November vote set on school bonds
School officials seek voter OK for $22.9 million issue to finance elementary school, other work
Basehor-Linwood school district officials spent nearly four hours Monday night in a war-room like meeting discussing options and plans for a proposed bond issue for new school construction.
While administrators, school board members and architects emerged from the meeting with several key issues still unresolved, they did agree to a major point in their plan of attack.
The campaign, a multi-pronged plan that essentially boils down to "let's education and inform," begins now.
The board unanimously approved Monday night a resolution that calls for posing a $22.9 million question to voters on Nov. 1. If approved -- and judging by the district's history of rejecting bond issues, that's a big if -- the funds would pay for a new elementary school as well as expansions and renovations to existing schools.
"It's the most cost-efficient proposal that could be drafted and has a positive influence on each facility in the district," Superintendent Jill Hackett said, noting that only Basehor-Linwood High School would be unaffected by the bond issue.
It comes as no surprise that the school district is posing the bond issue. For two years, school officials and members of the District Advisory Council have worked toward developing a plan for expansion. "Everyone has had the opportunity to come to a DAC meeting," Hackett said. "It's not been developed in isolation. It's been a community-developed plan."
The proposal has not only the endorsement of the school board and the DAC, but also numerous Basehor and Linwood community members who've been at the center of lobbying efforts by the school district and bond issue supporters.
"Feedback has been positive," Hackett said. "They feel it's probably the most you can purchase for the money required.
Overall, the district has reached a general consensus that the plan is an economically responsible answer to handling a growth surge expected to come with new residential developments being built within district boundaries.
According to school district research, 3,070 homes are approved for building and more than 1,050 additional homes are in the planning stage. Using a 0.43 students per home formula, the district could see an infusion of 1,320 new students in coming years.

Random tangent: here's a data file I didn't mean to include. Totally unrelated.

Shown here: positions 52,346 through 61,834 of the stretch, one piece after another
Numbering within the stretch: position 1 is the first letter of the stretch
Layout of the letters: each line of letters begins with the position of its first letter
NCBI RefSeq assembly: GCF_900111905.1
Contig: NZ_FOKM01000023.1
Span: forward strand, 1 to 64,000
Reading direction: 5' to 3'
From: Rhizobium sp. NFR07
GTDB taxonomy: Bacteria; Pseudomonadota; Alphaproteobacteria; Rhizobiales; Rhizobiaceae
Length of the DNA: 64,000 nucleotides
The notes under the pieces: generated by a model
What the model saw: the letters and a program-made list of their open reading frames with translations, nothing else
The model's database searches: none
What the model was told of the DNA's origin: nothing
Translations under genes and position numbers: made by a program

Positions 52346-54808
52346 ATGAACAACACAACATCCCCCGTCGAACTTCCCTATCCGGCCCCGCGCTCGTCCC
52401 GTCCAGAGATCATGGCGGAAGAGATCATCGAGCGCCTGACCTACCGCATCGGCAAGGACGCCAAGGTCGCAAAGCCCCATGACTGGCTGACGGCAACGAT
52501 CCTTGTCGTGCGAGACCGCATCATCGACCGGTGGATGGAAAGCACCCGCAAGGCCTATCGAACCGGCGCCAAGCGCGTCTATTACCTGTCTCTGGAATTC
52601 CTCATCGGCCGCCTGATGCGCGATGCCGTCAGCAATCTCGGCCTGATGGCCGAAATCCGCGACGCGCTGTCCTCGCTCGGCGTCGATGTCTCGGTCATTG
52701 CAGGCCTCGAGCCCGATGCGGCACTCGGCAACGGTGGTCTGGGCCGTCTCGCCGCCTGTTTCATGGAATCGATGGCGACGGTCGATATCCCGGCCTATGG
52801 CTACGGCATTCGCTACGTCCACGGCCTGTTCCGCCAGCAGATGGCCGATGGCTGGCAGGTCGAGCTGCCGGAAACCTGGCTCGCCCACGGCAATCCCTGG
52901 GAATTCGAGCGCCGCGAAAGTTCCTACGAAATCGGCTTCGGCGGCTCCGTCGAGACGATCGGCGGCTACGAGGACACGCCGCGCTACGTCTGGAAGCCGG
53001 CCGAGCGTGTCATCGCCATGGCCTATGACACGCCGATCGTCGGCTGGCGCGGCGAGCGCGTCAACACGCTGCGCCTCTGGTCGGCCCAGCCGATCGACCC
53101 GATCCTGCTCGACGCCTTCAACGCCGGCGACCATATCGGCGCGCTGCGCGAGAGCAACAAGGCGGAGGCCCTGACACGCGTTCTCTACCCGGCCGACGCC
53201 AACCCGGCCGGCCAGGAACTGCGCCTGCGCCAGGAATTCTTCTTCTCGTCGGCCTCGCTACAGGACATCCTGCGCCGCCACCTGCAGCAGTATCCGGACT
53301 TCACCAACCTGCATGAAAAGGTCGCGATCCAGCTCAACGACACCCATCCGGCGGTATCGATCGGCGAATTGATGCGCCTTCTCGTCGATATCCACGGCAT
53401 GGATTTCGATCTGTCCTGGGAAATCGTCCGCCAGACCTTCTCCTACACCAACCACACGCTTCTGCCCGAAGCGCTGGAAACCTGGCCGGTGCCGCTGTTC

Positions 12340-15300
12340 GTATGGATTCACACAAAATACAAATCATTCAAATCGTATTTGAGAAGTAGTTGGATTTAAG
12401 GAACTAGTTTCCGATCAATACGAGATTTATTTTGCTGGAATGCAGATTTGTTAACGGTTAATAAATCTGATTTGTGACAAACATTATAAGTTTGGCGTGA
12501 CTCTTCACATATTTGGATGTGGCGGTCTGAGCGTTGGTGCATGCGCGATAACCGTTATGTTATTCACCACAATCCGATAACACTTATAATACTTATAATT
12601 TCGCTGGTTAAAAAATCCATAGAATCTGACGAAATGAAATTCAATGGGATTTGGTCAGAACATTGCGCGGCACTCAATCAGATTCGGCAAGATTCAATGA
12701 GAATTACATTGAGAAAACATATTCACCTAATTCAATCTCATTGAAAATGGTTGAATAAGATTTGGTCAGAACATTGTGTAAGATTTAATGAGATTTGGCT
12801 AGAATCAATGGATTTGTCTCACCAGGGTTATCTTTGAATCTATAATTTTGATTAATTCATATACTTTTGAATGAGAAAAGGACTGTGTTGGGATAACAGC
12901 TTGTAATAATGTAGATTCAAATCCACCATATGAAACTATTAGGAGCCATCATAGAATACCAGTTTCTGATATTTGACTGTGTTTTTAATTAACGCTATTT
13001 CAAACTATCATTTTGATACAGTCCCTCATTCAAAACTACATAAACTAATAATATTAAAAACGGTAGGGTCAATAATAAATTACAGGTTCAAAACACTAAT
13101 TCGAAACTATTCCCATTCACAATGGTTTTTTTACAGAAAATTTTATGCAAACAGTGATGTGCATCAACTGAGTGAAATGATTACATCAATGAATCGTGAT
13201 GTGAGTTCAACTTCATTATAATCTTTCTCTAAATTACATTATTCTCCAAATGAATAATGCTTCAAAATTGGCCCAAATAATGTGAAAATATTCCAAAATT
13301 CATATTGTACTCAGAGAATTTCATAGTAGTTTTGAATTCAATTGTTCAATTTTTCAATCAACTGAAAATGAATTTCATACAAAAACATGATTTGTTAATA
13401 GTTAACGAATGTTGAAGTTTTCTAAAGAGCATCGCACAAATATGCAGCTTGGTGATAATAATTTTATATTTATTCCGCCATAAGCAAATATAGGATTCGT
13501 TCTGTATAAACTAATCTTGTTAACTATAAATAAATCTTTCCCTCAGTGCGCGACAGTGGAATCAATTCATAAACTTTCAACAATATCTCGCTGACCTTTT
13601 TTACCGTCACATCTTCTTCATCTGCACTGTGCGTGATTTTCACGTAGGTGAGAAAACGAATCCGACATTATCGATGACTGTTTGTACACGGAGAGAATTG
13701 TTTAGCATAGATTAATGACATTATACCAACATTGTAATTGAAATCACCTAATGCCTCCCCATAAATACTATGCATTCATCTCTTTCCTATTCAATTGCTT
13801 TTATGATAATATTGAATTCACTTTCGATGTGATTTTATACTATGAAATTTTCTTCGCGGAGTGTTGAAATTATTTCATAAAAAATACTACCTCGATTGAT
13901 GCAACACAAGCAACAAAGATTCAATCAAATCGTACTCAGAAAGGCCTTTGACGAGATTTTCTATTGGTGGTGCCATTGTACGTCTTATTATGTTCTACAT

School officials point out that the current bond issue proposal allows for an expansion of 1,725 students -- double the district's current capacity -- for approximately $7 million less than the last two $29.9 million bond issues proposed to voters in 2003. The $22.9 million will fund 54 new classrooms.
While the bond issue itself shouldn't come as a shock to voters, the school district's approval of a Nov. 1 ballot date could be seen as surprising. In previous discussions, school officials said they would wait until Sept. 20 enrollment numbers were finalized before settling an election date.
Hackett said it appears new developments are filling in with residents quickly and waiting until enrollment numbers are available puts the district "farther and farther behind the eight-ball" in adequately handling the new growth.
Also, as district architects have pointed out, construction costs will continue to escalate and the longer the district waited, the higher the price could become for new schools. By proposing the bond issue early, the school district can stay ahead of that curve, Hackett said.
Two essential ingredients to the bond issue proposal are, as-of-yet, unresolved: the location of the proposed new elementary school and whether the vote will take place using a traditional or mail in ballot.
School officials will discuss those two issues Thursday, July 28, during an annual leadership seminar on the Kansas University campus in Lawrence.
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